About the Book:
The green growth discourse proffers a world of scientific insight, engineering sophistication and managerial smartness that purports to redress the accumulated harms and impending consequences of "old" industrialisation. It encompasses strategies ranging from geo-engineering to myriad modest proposals that, collectively, may be referred to as an "efficiency strategies." Through such instrumentalities, green growth promises to stem the environmental crisis and mitigate its consequences while addressing persistent challenges to the emancipation of human beings from destitution and disempowerment.
Green growth, the Secretary-General of the OECD declared, "means fostering economic growth and development while ensuring that natural assets continue to provide the resources and environmental services on which our well-being relies" (OECD, 2012: 8). Another influential voice reflecting on the "green economy," notes that it enables "growth, social progress and environmental stewardship" (UNDESA: 20011: v). This foundational emphasis on continued growth, as a prerequisite to politically acceptable options is situated within an acknowledgement of ecological limits, with the assertion that the "objective of the green economy is to ensure that those limits are not crossed" (UNDESA, 2011: vi, also see WCED, 1987).
Such assertions notwithstanding, the fact is that ecological limits have already been breached even while a modicum of well-being for all remains a far cry. Humanity's "ecological footprint" exceeds the earth's biocapacity and uses up stocks and sinks faster than the earth is able to replenish them (Global Footprint Network, 2012). Despite the overwhelming evidence of already breached limits, green growth advocates assert a strategy of more growth based on greater efficiency and technological innovation. It presumes that productivity gains will negate overall increments in energy and material throughput necessitated by more growth. This strategy is not new and has long been recognised in the environmental literature as an underlying rationale of the "ecological modernisation" (Mol and Spaargaren, 2000) approach that emerged in the 1970s. While greater productivity is on balance preferable to its opposite, because it enables doing more with less, it is a self-deception to think of it as an adequate response to the social and environmental challenges of greater fairness on a finite planet that confront us (e.g. Wilhite & Norgard, 2004; York & Rosa, 2003, and many others).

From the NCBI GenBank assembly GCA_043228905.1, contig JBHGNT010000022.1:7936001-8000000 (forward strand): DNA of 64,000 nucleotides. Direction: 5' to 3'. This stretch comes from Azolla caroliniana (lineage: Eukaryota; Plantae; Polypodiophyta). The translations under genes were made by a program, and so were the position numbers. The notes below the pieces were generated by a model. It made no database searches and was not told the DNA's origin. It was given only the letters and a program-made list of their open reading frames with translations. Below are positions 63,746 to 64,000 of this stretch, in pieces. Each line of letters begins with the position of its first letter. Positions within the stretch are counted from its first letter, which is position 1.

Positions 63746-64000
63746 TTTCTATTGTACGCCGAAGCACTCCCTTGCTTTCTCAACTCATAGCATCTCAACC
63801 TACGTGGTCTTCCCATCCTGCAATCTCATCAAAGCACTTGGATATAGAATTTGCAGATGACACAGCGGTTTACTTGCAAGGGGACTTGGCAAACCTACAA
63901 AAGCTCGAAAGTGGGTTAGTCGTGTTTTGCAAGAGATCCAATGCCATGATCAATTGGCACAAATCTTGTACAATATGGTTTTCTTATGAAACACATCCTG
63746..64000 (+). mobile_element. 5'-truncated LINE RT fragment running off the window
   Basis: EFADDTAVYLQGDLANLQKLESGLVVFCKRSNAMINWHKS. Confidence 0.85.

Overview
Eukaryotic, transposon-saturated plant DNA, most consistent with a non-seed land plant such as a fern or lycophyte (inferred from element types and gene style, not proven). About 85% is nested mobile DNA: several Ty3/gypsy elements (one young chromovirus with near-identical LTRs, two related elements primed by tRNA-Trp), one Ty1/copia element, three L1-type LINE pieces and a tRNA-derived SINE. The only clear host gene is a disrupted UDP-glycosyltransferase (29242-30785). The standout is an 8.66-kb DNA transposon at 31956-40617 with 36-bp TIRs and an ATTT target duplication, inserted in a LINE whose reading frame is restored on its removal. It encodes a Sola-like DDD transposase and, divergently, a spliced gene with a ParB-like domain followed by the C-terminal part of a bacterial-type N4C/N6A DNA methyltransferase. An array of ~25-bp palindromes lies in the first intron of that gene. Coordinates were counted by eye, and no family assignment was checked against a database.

Against this evidence, what explains modern society's abundant faith and investment in "green growth"? This book is an effort to answer that question. It sifts through the ideological commitments, policy choices and the resulting political economy that have shaped the contemporary world, and searches among them for narratives that rationalise an idea that in its essence was identified, accurately in our view, as an "impossibility theorem" (Daly, 1990). The book then trains its focus on the alternatives to green growth.
Table of Contents
1. Can green growth really work? A reality check that elaborate on the true (socio-)economics of climate change | Ulrich Hoffmann
2. What is the "green" in "green growth"? | Larry Lohmann
3. The how and for who of green governmentality | Adrian Parr
4. Degrowth and the roots of neoclassical economics | James Meadway
Part II: Case studies
5. Giving green teeth to the Tiger? A critique of "green growth" in South Korea | Bettian Bluemling and Sun-Jin Yun
6. Lessons from the EU: why capitalism cannot be rescued from its own contradictions | Birgit Mahnkopf
7. The green growth trap in Brazil | Ricardo Abramovay
8. Green jobs to promote sustainable development: creating a value chain of solid waste recycling in Brazil | Anne Posthuma nd Paulo Sergio Muçouçah
9. Trends of social metabolism and environmental conflicts: a comparison between India and Latin America | Joan Martinez-Alier, Federico Demaria, Leah Temper and Mariana Walter
Part III: Emerging alternatives?
10. Beyond 'development' and 'growth': the search for alternatives in India towards a sustainable and equitable world | Ashish Kothari
11. Reconsidering growth in the greenhouse: the sustainable Energy Utility (SEU) as a practical strategy for the twenty-first century | Job Taminiau and John Byrne
12. Alternatives to green growth? Possibilities and contradictions of self-managed food production | Steffen Böhm, Maria Ceci Araujo Misoczky, David Watson and Sanjay Lanka